“One Little Lamb”
We heard the various stories of the WEEP women. It was a repeat of the day before. Young mothers who had either been widowed or whose husbands had left them when they found out their wives were HIV positive. They all had children and no means to support them.
One of these children was Sondra. She attached herself to Michelle and me as soon as we met her. We continued throughout the day to tell her our names, but she insisted on calling us “muzungu” no matter what we told her. In Swahili, “muzungu” literally means one who travels, but most Kenyans will call any white person by that name. I suppose, at times, it can be taken as a bit of a derogatory term, but Sondra always said it with such a grin on her face, all we could do was grin back at her.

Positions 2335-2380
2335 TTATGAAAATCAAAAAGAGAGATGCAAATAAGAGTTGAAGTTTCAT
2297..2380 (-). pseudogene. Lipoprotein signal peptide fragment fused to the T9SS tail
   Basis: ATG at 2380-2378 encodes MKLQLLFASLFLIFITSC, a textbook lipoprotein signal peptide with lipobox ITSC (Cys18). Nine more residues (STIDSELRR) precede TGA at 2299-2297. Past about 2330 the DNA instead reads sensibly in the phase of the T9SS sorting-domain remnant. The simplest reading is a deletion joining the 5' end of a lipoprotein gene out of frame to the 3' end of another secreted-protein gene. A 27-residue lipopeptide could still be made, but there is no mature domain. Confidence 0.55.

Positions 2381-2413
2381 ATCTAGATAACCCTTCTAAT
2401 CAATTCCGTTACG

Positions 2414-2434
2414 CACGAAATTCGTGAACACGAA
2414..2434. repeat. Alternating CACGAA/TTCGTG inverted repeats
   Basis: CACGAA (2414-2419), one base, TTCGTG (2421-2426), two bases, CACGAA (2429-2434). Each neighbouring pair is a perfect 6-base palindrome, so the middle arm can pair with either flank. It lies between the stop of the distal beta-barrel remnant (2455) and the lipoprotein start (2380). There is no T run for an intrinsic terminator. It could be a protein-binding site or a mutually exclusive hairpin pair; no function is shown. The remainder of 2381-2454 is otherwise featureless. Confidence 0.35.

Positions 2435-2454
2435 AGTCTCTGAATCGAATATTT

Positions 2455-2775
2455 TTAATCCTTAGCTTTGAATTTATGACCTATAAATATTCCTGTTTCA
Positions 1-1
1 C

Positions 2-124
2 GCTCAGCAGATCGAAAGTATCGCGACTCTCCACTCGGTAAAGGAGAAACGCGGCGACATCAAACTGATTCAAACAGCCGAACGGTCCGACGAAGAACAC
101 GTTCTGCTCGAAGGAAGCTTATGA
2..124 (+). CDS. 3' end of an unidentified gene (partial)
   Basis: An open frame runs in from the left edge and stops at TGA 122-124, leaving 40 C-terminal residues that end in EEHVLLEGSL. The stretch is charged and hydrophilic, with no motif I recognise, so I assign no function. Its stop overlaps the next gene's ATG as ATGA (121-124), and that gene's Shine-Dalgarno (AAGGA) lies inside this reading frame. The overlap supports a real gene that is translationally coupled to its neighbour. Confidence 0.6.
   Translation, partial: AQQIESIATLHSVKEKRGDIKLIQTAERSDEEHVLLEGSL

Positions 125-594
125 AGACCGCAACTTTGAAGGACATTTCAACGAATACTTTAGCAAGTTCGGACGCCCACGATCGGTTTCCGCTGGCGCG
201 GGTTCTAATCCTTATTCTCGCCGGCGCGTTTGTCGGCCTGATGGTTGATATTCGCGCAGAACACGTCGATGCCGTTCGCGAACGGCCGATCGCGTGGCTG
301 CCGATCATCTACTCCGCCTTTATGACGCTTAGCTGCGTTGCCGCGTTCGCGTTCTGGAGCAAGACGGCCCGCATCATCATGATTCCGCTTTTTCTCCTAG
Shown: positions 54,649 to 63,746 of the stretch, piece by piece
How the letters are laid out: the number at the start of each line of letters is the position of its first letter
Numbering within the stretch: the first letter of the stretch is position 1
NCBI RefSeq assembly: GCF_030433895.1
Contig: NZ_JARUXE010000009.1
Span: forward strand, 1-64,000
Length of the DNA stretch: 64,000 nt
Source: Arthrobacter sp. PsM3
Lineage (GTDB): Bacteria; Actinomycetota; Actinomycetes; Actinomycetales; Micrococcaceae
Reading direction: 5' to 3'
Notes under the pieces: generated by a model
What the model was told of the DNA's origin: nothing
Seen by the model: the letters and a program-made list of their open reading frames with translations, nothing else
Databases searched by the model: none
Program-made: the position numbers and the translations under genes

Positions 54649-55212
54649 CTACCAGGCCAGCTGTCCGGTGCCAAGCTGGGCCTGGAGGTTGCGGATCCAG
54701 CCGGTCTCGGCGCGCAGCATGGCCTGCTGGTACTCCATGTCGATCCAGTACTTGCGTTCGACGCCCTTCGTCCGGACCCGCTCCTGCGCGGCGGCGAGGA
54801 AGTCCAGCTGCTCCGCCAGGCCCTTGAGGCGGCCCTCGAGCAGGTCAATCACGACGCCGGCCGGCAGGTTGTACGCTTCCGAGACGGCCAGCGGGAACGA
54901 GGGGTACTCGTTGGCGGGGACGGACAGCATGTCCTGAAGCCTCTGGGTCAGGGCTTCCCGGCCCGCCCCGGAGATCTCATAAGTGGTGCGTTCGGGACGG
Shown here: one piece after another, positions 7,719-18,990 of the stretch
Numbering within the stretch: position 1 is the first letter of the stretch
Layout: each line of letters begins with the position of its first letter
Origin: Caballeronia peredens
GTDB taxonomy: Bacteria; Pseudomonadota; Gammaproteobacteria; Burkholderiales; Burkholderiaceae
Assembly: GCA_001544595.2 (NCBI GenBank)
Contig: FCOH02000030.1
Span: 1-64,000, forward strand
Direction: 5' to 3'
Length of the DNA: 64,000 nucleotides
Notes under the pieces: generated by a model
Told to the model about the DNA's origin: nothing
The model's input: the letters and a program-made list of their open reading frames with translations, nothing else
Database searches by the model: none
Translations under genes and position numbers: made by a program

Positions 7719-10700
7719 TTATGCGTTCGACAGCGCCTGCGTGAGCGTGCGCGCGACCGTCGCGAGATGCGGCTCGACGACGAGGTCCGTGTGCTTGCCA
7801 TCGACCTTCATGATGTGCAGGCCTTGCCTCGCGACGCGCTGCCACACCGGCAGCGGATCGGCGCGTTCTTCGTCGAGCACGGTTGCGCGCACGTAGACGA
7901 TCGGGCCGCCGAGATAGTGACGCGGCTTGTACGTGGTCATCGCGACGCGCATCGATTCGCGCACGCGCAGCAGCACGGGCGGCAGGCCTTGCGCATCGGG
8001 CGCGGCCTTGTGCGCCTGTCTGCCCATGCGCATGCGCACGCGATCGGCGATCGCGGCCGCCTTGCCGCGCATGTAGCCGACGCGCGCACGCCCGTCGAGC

She followed us everywhere we went that day. During lunch, I held her in my lap. Later, I pulled out some paper from my back pack and drew pictures with her. I tried to get her to tell me what I was drawing, such as giraffe, which would be “twiga” in Swahili, or tree, which would be “miti”. No matter what the picture was, though, after I pointed to it and said its name, she would point at me and say “muzungu”. She was such a little goof ball.